We have several aspirations. Firstly, it is the telling of Inuit stories. The archive is another manifestation of that mission – to record and share Inuit voices across time. To increase access to those voices, information, knowledge, and history. The ICC Archival holdings are a historically unique & culturally significant telling of Inuit cultural heritage, history (including political history), educational pedagogy, philosophy, self-determination, values, ethics, environmental stewardship, and Indigenous Knowledge. It is important to create a way for Inuit to discover and interact with this work. Community Webs has offered a new tool in our toolkit.

Secondly, the goal is to move forward conversations about categorization and information management for indigenous communities. What does that look like in best practice? Can we, together with other Inuit archives, improve on existing practices to create a more equitable and ethical engagement with Inuit-produced information, the management of that information, and the discovery and access of that information.

What are you most excited to learn through your participation in Community Webs?

It was exciting to discover that many Inuit and Alaska Native resources that have already been preserved using the Internet Archive. These resources are often affected by insufficient financial support. Being able to have a preserved and accessible copy of these resources is an important step towards creating the bigger picture of the historical record of Inuit advocacy. As part of the Community Webs meetings, it was exciting to hear from other tribal librarians and community archivists across the country & world. Additionally, it was exciting to hear from speakers whose work informs our community archival work at ICC Alaska – such as Chaitra Powell who created (among other amazing things) the “Archive in a Backpack” project.

What impact do you think web archiving could have within your community?

Hopefully this work inspires other organizations to also preserve their digital assets, creating a richer narrative of Inuit political and cultural heritage.

What do you foresee as some of the challenges you may face?

We are eager to preserve our social media channels that have replaced the DRUM newsletter as a vehicle for keeping our community up-to-date on ICC’s work. Ongoing challenges with Facebook and Instagram archiving are preventing us from doing that. Hopefully these issues are resolved in the favor of the communities who created the content and bring their community and connections to these software platforms.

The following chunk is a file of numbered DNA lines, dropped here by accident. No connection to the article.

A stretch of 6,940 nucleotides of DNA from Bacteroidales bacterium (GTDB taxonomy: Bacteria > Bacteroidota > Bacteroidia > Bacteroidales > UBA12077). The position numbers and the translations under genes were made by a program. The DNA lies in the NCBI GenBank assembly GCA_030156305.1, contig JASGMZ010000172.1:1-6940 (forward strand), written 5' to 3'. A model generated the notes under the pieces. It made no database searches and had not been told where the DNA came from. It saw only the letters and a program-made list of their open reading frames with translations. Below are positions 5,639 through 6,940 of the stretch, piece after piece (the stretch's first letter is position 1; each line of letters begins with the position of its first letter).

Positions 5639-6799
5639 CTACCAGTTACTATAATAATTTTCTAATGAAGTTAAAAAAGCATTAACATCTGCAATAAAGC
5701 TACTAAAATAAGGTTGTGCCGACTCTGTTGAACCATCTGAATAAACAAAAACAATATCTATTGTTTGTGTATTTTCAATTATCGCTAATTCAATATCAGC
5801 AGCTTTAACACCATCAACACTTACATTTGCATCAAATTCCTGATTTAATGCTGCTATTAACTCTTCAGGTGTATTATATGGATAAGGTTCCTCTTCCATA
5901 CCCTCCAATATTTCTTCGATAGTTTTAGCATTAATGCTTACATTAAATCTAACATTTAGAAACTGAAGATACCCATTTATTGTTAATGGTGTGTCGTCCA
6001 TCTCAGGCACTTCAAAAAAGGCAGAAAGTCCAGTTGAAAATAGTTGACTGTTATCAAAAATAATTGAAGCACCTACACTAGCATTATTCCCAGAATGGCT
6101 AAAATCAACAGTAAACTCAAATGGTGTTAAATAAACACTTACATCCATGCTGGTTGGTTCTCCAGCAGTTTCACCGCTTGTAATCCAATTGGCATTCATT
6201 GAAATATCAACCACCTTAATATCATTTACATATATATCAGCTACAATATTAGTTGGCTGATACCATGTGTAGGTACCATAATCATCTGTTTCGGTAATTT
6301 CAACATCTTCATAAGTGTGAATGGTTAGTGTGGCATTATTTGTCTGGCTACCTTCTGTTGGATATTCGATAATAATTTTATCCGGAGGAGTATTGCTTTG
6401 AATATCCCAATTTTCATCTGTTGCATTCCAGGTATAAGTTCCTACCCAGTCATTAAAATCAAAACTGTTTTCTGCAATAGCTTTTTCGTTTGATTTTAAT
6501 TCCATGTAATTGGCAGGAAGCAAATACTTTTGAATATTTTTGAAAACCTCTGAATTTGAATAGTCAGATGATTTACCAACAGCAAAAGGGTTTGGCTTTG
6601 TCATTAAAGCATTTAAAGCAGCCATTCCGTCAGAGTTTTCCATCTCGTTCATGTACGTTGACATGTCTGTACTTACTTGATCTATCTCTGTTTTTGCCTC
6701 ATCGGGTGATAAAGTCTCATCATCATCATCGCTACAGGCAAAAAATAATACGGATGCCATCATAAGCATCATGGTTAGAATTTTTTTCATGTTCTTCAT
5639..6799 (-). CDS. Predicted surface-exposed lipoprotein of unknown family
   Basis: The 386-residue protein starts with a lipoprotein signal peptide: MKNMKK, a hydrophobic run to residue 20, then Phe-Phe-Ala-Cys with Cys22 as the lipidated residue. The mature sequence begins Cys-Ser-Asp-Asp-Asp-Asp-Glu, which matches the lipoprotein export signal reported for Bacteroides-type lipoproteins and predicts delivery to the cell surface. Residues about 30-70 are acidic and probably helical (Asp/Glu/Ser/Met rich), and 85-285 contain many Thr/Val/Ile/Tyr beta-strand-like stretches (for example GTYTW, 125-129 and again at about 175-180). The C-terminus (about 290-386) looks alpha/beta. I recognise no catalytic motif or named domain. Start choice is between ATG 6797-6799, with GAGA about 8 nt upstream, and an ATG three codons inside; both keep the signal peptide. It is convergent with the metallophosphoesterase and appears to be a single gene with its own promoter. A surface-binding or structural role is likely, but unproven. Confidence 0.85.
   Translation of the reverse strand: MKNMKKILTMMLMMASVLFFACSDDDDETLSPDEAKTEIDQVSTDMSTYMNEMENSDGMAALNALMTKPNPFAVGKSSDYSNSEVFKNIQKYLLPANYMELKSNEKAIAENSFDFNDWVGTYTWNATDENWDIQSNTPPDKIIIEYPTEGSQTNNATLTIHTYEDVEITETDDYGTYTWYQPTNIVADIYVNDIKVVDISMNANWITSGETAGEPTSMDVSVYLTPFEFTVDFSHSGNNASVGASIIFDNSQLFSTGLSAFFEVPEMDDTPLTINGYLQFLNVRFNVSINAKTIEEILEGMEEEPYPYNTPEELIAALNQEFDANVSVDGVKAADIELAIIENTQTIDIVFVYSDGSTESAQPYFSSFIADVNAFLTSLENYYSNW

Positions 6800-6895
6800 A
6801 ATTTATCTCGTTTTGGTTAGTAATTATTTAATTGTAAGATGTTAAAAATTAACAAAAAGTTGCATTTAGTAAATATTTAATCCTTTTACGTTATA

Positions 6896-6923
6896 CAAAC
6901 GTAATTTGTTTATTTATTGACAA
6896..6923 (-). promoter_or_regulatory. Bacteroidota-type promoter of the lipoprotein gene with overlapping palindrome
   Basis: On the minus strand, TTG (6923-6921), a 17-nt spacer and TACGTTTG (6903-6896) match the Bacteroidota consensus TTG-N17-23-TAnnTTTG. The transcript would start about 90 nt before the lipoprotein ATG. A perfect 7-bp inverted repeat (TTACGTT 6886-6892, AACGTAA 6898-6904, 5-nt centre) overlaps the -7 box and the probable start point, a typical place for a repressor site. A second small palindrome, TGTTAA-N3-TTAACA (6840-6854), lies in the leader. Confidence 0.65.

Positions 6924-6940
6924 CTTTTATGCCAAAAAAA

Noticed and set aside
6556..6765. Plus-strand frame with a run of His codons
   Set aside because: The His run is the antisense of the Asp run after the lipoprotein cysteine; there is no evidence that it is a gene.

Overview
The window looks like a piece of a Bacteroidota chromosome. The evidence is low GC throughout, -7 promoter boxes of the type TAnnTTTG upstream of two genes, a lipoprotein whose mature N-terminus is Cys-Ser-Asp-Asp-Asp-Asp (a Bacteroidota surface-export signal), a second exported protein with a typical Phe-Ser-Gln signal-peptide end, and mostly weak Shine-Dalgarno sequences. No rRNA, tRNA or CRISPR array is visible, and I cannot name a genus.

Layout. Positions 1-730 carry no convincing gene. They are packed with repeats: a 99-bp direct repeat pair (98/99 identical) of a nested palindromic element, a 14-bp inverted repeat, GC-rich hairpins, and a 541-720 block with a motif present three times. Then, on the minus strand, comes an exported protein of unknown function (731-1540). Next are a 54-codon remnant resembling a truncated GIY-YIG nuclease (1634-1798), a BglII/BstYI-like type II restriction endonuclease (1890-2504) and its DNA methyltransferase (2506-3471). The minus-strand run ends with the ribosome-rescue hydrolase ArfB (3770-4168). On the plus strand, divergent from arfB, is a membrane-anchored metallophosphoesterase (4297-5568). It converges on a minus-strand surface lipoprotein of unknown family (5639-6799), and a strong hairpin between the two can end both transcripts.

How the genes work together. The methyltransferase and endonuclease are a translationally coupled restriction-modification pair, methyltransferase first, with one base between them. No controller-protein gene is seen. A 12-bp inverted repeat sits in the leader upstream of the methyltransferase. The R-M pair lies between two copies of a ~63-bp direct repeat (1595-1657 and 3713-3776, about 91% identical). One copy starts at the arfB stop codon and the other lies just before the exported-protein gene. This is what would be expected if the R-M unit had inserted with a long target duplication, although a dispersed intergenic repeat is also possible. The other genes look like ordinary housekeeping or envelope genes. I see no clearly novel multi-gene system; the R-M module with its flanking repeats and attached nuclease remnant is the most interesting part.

Meet the Librarians: Catherine Falls, Community Webs

To celebrate National Library Week 2022, we are taking readers behind the scenes to Meet the Librarians who work at the Internet Archive and in associated programs.


In the spring of 2021, Catherine Falls was hired by the Internet Archive to launch the Community Webs program in Canada. She was excited about the prospect of helping public libraries, museums, local historical societies and archives digitally preserve important material. 

Catherine Falls

“Most web archiving happens at really large institutions, so much of the experience of local communities is missing from the historic record. It’s giving us a biased view of contemporary society,” Falls said. “The more of these local organizations that we can get to do this archiving, the more the historic record will be brought into balance.”

Since her efforts began, the Internet Archive has partnered with 43 institutions and organizations in Canada to build community-based collections. Falls said it’s been rewarding to follow the growth and variety of web-archiving projects . For example, the Milton Public Library in Ontario is working with the Halton Black History Awareness Society and other organizations to document items that may not otherwise be captured on the web. Meanwhile, the ArQuives: Canada’s LGBTQ2+ Archives is working with its community members to build web archive collections that capture the community’s web presence.

Falls earned  bachelor’s degrees in commerce and art history from the University of British Columbia. She also has a master’s degree in library science and a master’s degree in art history from the University of Toronto. Before coming to the Internet Archive, she worked as an archivist in Canada at several institutions including York University and the Archives of Ontario.

“I’m interested in the free circulation of ideas and the library as a place where public knowledge is accessible.”

Catherine Falls, Community Webs

“I was drawn to libraries as a kind of place that facilitates research–which for me is the most exciting phase of any project,” Falls said. “I’m interested in the free circulation of ideas and the library as a place where public knowledge is accessible. I like how the intellectual possibilities of a library intersect with the library as a community space.”

Catherine Falls

Falls says her background gives her a solid understanding of the basic functions of the library and the common language used within the profession. With that theoretical grounding, she said she can approach her work from a critical perspective to make improvements. 

“It’s important to keep in mind that libraries are not infallible institutions. We need to be constantly questioning our practice and finding ways to be better,” Falls said. “It’s easy to say libraries are these beautiful, idyllic institutions. But I think it’s healthy to take a critical eye toward the work we do so that we can try to live up to our ideals in terms of whose stories we tell, who has access to our services, and what is preserved for the long term.” 

Falls said she enjoys the mission-driven focus of the Internet Archive. Operating in the library, technology and archival world, it has a dynamic, nimble culture that provides fertile ground in which to explore new ideas, she said. 

Falls’ favorite holdings are among some of the quirkier arts-related web archive collections in the Internet Archive: University of Michigan, School of Information, 20th Century Minimalist Music, Dalhousie University, Artist-Run Centres in Halifax, Nova Scotia, and Corning Museum of Glass, Contemporary Glass Podcasts.